Should Academic Journals Provide a Service Charter?

What is a Service Charter?

In the commercial business world, a service charter is a public commitment on behalf of a business as to the level of service that their customers can expect. It is usually promoted aggressively on their website and other marketing collateral as a means of differentiation from their competitors.

Depending on the level of genuine commitment to the concept of providing the highest quality for their customers, some companies will offer vague promises to provide the “best service in the industry,” or “100% customer satisfaction,” but others will be more detailed in promising service or delivery within specific time frames, and some will go even further and put their money where their mouths are by offering refunds or credits if they fail to meet the benchmarks listed in their service charters.

A Competitive Environment

Service charters, when managed effectively, can be a fairly low-cost alternative to competing on price in a highly competitive marketplace. Provided you are able to back-up any and all promises made in a service charter, customers typically respond very positively, since most companies have a poor track record in following through on service commitments. However, is there any value for academic journals in considering service charters in their operations?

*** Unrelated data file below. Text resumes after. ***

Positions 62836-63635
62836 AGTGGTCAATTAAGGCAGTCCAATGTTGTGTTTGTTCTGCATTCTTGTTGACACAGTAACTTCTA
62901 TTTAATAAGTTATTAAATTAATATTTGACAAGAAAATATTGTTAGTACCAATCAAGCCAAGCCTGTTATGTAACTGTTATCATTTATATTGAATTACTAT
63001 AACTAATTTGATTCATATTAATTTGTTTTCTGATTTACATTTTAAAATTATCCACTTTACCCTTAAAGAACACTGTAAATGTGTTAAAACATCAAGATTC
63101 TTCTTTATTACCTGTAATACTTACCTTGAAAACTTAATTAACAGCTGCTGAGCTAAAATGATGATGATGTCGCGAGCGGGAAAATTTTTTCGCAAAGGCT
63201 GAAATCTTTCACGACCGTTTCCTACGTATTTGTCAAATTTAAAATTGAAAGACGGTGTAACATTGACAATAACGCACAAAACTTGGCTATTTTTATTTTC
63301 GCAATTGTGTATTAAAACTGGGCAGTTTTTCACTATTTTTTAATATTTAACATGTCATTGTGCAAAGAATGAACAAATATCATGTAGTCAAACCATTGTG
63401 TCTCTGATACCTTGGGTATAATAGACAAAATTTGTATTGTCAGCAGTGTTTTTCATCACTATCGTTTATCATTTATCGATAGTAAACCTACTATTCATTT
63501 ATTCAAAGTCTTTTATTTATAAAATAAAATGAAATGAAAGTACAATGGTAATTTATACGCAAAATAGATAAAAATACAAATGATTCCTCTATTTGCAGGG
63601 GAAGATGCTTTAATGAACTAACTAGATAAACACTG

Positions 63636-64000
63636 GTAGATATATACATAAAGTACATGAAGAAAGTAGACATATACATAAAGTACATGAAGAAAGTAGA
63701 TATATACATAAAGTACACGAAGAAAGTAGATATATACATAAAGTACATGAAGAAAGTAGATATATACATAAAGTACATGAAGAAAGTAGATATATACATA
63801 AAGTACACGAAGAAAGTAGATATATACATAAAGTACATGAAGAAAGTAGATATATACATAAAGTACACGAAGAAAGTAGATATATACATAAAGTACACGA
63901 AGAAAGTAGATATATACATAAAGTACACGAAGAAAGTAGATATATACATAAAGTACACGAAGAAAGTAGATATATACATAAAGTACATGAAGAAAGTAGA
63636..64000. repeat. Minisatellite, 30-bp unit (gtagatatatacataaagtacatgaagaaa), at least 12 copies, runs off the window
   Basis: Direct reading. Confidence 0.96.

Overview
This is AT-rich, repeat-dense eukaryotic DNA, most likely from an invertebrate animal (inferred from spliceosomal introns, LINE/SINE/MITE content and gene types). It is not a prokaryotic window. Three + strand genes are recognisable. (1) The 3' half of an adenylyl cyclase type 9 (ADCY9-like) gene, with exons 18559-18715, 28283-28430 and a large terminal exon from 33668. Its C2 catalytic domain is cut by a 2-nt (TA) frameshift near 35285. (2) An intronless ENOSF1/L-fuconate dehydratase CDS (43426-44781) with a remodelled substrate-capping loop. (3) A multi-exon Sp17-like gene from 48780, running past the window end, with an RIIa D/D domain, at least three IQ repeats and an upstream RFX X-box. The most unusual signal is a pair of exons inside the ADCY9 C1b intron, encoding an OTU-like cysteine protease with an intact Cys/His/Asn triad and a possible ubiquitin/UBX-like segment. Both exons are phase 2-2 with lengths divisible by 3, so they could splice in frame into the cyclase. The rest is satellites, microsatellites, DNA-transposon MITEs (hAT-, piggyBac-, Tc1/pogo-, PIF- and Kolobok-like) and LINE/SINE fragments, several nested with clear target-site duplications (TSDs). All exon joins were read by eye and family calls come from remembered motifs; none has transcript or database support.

A Distorted Perspective

Academic journals chase impact factor rankings based on the number of citations for the articles and papers they publish. The more controversial or counterintuitive the articles, the happier those journal editors tend to be.

From their perspective, giving researchers the chance to get published in such prestigious journals is a valuable service to the academic community, since that citation will add value to their academic careers in the long–term, and their résumés in the short term.

However, does this really constitute “service” from the researchers’ perspective? Are there other areas where the “service” could improve? Consider how a commitment to greater transparency could improve a researcher’s customer experience with an academic journal:

  • A clear commitment on how long it will take before you will get an answer on your submission, along with a straight answer on current acceptance rates.
  • A clear commitment on how long it will take from acceptance to publication.
  • A profile of the expertise and experience of the peer review team. Integrity could be maintained with a stern warning that contacting any members of the team directly is forbidden and would result in an automatic rejection.
  • If a submission is rejected, it is accompanied with detailed feedback and suggestions for an alternative venue.

These are reasonable expectations of good customer service, but they are currently beyond the realm of consideration by academic journals.

Distinctions Other Than Rank

The world of academic publishing is changing much faster than journal editors would like. Holding on to historical legacies and rankings will only work as long as citation volume continues to be the primary metric.

Article–level metrics (altmetrics) and continued exploration of social data will challenge the primacy of citations eventually, which will introduce the variable that journals have been able to avoid thus far—choice. When being published in a “cutting edge” online journal starts to carry more weight than an article in the historical leader in a particular niche, the rules of the game will change dramatically.

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